|A stately pose and a watchful eye|
Here's my guess as to the events: The first one was dad, out hunting early and alone to make sure it would get breakfast for the family without the risk of an impatient young-un giving away its stalking of its prey. Then mom came along with junior, showing him/her the ropes of hunting.
They were interested enough in the area that I expect they smelled the action from dad - there were blood stains in the snow in several places.
|The point of the kill?|
Although rather grown up, the smaller animal still shows signs of a kitten.
|Mom looks like the real thing|
|While junior doesn't have the muscular appearance of an adult, still looking like a fluffy kitten|
Did you notice how, like the fox, they take advantage of the ski tracks?
Then, two days later, I saw a shadow moving along the lake and we got to witness the action: one of the bobcats was creeping along the shoreline, stalking the by-now suspicious squirrels eating under the feeders. The cat remained motionless, watching its prey until they were heads-down scrounging for seeds, and then it quickly took a couple of steps, then froze again. Finally, when it was at the edge of the cover of blueberry bushes and would have to expose itself, it made its move.
It started for the closest squirrel, but that one was near some bushes and made a move in that direction. With no hesitation and without missing a beat, the bobcat changed course and sprinted toward the squirrel more in the open. This squirrel made a dash to the nearest tree; the cat, triangulating the trajectory rather than going straight at the squirrel, also set a direct course for the tree. The squirrel got their first and was already 15 feet up when the bobcat hit the tree. The squirrel was climbing; the cat was bounding - its first jump took it up about six feet. A few more leaps and it caught the squirrel maybe 30 feet above the ground, and that was it - curtains for that squirrel.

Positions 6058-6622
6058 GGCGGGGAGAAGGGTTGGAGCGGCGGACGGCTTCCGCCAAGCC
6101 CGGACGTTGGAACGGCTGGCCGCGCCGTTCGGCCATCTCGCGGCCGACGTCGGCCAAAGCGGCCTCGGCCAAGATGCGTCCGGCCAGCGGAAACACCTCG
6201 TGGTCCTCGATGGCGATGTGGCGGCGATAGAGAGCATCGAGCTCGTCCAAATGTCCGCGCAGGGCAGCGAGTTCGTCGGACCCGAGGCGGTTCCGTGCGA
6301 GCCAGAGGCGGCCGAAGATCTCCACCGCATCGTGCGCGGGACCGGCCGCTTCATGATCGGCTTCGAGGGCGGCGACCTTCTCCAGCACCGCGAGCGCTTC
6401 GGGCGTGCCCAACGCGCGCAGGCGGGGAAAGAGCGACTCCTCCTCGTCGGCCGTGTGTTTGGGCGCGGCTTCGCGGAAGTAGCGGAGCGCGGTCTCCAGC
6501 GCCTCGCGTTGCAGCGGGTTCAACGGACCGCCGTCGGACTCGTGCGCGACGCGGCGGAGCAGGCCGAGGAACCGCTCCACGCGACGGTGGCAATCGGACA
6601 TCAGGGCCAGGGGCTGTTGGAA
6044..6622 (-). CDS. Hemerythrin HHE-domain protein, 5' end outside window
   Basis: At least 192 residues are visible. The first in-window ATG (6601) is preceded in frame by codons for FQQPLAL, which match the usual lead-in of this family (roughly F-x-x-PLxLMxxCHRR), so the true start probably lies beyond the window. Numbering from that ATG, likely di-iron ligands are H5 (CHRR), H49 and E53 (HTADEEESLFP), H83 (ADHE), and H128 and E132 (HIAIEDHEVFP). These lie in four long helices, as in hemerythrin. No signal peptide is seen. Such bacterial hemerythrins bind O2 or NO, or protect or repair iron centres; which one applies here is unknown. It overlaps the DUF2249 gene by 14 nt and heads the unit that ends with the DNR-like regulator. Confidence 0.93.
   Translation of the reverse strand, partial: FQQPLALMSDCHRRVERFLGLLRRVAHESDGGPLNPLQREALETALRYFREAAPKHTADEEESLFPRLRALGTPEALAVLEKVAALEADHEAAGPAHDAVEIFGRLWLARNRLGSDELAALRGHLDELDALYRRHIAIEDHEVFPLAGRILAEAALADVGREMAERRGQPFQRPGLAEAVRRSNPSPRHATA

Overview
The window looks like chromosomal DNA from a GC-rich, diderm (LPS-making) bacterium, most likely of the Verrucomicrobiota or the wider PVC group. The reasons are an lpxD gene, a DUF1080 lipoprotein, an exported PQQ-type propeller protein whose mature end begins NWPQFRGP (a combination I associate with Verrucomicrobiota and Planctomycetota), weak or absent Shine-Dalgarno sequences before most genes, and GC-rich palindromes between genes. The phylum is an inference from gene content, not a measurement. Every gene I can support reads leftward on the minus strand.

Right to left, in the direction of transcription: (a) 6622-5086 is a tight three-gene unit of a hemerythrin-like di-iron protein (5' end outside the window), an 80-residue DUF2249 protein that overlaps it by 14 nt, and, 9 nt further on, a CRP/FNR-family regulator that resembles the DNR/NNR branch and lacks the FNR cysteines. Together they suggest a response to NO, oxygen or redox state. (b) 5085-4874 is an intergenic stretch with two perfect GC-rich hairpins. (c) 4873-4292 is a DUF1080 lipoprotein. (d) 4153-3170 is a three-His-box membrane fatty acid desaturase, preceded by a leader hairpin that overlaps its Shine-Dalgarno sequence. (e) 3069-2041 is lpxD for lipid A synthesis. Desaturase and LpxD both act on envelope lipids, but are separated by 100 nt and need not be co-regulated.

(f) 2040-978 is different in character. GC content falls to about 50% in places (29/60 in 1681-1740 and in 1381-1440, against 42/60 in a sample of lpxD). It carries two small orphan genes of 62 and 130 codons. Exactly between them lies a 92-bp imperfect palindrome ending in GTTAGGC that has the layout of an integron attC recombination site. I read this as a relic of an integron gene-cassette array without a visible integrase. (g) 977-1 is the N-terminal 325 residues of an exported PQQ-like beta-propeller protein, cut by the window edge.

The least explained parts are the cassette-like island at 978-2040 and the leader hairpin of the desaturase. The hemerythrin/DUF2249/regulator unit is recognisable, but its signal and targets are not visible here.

From the moment the bobcat made its move until the kill was complete took not even two seconds, maybe only one. Seeing how that cat could leap up a tree was amazing. And the next day? Not a squirrel to be seen. There were as many as seven earlier in the week, but they get hungry and by today we were back up to four. They best not get complacent as those felines know they have found fertile hunting grounds - this morning there were fresh cat tracks in the new snow. At this rate the population is dwindling fast, but there will be more food coming, as the survivors will make more squirrels soon enough: they have a litter in late winter as well as one in late summer. In the mean time, we'll continue to keep them well fed.
As we start a new year I'm curious to see what wonders 2017 will bring to Lake Wicwas. Can it exceed the action from 2016? We'll just have to wait and watch.
|And we won't be the only ones who will be watching!|